Cumberland County Nursing Home Abuse Lawyer
Nursing homes and assisted living facilities promise to deliver high-quality medical care, to protect their residents’ legal rights, and to treat their residents with courtesy, dignity, and respect. Unfortunately, many Pennsylvania nursing homes fail to deliver on the promises they make to well-meaning family members who only want to see their loved ones cared for, including those in Cumberland County.
If you are worried that your relative is being neglected or mistreated by their caregivers, it’s crucial that you speak with an attorney before the situation escalates further. To start discussing your claim in a free and confidential case evaluation, call Cumberland County nursing home abuse lawyer Brent Wieand at (800) 481-5206 right away.
Types of Nursing Home Abuse and Injury Claims We Handle
The two major issues facing nursing home residents are abuse, and negligence. Abuse may be physical, verbal, sexual, or financial, but all forms of abuse share one trait in common: they are deliberate and intentional acts. By contrast, negligence occurs when a person or company causes death or injury by failing to obey the relevant laws and industry standards. The basic components of proving negligence are that:
- A person or business had a formal “duty of care” to another person or business. In this context, nursing homes have a duty of care to their residents.
- The defendant breached or violated their duty of care. For example, a doctor fails to treat a manageable case of diabetes, which any other reasonable doctor in the same situation have treated differently.
- The defendant’s actions (or lack of action) caused injury or death to the plaintiff. Continuing our above example, the patient has to have their foot amputated because the doctor was negligent in their duties.
The Nursing Home Injury Help Center handles claims related to both negligence and abuse, including but not limited to:
- Pressure Ulcers
- Elopement (Wandering)
- Medication and Dosage Errors
- Improper Wound Care
- Bone Fractures
- Wrongful Death
Protecting Senior Citizens’ Legal Rights
Places like banks, hotels, restaurants, and hospitals must follow special safety codes and legal rules to uphold the rights and responsibilities of their patrons and employees alike. Nursing homes and assisted living facilities are no different: they are bound to obey certain state and federal standards, or else risk the consequences of lawsuits, massive fines, and other penalties.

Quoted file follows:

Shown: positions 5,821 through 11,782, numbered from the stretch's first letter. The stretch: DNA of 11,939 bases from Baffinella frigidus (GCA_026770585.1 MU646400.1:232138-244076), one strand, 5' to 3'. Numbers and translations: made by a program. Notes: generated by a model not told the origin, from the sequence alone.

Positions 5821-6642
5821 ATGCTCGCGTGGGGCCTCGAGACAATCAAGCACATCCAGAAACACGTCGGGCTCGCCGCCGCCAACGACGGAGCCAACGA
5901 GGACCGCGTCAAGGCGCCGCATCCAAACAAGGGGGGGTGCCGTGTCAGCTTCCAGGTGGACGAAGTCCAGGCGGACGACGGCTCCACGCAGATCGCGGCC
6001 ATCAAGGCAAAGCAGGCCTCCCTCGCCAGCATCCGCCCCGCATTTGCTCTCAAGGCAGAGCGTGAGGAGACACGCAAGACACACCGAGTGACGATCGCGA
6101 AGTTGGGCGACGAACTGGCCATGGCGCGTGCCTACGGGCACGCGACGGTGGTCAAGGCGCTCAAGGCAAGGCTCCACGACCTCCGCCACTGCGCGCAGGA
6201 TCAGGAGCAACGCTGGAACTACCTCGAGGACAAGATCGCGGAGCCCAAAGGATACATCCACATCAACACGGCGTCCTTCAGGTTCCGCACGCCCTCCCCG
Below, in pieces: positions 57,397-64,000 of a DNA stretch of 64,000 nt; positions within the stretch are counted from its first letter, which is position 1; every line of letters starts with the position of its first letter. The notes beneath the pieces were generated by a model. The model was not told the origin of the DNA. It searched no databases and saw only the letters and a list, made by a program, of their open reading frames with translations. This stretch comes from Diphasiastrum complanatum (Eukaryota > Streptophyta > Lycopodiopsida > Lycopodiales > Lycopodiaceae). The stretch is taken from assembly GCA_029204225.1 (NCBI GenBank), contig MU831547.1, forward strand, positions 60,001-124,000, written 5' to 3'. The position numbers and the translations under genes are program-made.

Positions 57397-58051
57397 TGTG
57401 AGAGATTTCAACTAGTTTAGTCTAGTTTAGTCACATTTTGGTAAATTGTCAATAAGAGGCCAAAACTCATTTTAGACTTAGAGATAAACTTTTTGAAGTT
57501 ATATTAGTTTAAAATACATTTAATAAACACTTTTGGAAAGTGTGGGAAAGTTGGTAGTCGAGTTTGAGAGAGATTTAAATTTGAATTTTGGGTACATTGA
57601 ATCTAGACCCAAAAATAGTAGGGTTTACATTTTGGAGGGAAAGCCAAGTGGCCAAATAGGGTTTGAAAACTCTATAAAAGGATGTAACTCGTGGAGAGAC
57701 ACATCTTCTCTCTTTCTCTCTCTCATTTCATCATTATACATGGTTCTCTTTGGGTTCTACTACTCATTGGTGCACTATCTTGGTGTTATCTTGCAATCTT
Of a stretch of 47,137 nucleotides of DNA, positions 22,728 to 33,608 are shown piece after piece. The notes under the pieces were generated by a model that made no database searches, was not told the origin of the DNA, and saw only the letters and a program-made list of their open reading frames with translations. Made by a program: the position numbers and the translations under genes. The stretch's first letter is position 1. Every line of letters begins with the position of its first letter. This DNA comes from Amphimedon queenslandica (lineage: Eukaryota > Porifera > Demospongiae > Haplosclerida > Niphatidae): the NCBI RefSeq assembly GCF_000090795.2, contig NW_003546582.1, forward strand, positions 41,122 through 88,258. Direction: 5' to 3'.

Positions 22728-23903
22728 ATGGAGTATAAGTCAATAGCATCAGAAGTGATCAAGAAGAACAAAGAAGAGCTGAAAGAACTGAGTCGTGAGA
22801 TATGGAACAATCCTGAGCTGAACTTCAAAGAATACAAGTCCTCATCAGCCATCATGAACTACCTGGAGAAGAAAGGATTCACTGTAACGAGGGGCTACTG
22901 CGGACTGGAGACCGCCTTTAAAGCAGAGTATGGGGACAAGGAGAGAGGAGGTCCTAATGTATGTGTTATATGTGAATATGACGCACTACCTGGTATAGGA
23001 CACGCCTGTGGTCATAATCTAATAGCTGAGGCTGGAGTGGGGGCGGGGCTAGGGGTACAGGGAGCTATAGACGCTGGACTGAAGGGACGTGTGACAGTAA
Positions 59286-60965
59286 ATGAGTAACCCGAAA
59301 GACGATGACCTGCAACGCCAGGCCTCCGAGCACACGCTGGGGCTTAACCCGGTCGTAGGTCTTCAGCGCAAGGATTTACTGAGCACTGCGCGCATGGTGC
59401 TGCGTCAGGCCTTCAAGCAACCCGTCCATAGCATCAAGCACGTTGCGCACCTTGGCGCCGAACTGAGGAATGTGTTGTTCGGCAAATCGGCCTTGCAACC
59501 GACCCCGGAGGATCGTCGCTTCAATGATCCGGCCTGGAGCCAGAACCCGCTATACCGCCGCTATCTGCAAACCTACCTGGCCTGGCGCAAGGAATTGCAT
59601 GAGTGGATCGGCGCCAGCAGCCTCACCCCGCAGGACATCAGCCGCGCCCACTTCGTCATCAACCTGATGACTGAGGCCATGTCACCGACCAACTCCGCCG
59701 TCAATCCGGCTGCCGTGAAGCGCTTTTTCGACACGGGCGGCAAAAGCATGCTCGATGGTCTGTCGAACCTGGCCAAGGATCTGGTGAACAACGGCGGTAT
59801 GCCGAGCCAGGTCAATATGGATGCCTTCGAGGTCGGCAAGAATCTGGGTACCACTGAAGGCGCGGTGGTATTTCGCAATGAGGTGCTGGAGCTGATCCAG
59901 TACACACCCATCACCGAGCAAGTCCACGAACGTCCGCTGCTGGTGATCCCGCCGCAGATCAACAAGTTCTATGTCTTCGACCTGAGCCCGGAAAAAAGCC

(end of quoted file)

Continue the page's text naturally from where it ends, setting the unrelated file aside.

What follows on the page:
In accordance with the FNHRA (Federal Nursing Home Reform Amendments), also referred to as OBRA ’87, nursing home residents are guaranteed certain legal rights, including but not limited to:
- The right to privacy.
- The right to stay in their home (unless they stop paying, need different medical care, or endanger another person).
- The right to be free from abuse, cruelty, and physical punishment.
- The right to express complaints without fear of eviction or retaliation.
In addition to upholding their patrons’ legal rights, care facilities also have certain responsibilities that govern different aspects of their daily operations. For example, nursing homes must:
- Provide detailed written care plans for every resident.
- Maintain or enhance each resident’s overall quality of life.
- Offer activities and social programs.
- Provide meals which meet residents’ nutritional needs.
If you think your loved one’s elder care facility is violating any of these rules or rights, call Brent right away to learn more about penalties for non-compliance and how to help fix the situation.
What if I Signed an Arbitration Agreement?
Nursing homes require their residents to sign a basic residency agreement prior to taking up tenancy, much in the way a landlord would require a tenant to sign a general lease. However, these agreements often include something called an arbitration clause, which can present serious stumbling blocks for residents and their families in the event of death or injury.
Essentially, an arbitration agreement says that the resident cannot sue the nursing home if anything should go wrong, and instead must submit to a legal process called arbitration. Unlike litigation, which refers to trials and is what most people imagine when they picture legal disputes, arbitration involves a panel of people who collectively act as “judges” and decide matters with a vote. In the context of nursing home agreements, arbitration is binding, which means the final decision cannot be overruled by a court unless there are exceptional circumstances.
Fortunately, the mere existence of an agreement does not necessarily guarantee that it will hold up in court. It is possible that your binding arbitration agreement is not actually enforceable due to any number of reasons, such as the resident not having the mental capacity to fully understand and consent to the agreement. Courts have been known to strike down arbitration agreements in the past, and your attorney can help advocate on your family’s behalf as to why the agreement you signed may not be valid.
If you’re worried about elder abuse or neglect, call our nursing home abuse attorneys at (800) 481-5206 for a free and private legal consultation.
Disclosure: Attorney Brent Wieand’s office is located in Philadelphia, PA. We happily serve clients throughout all of Pennsylvania and New Jersey.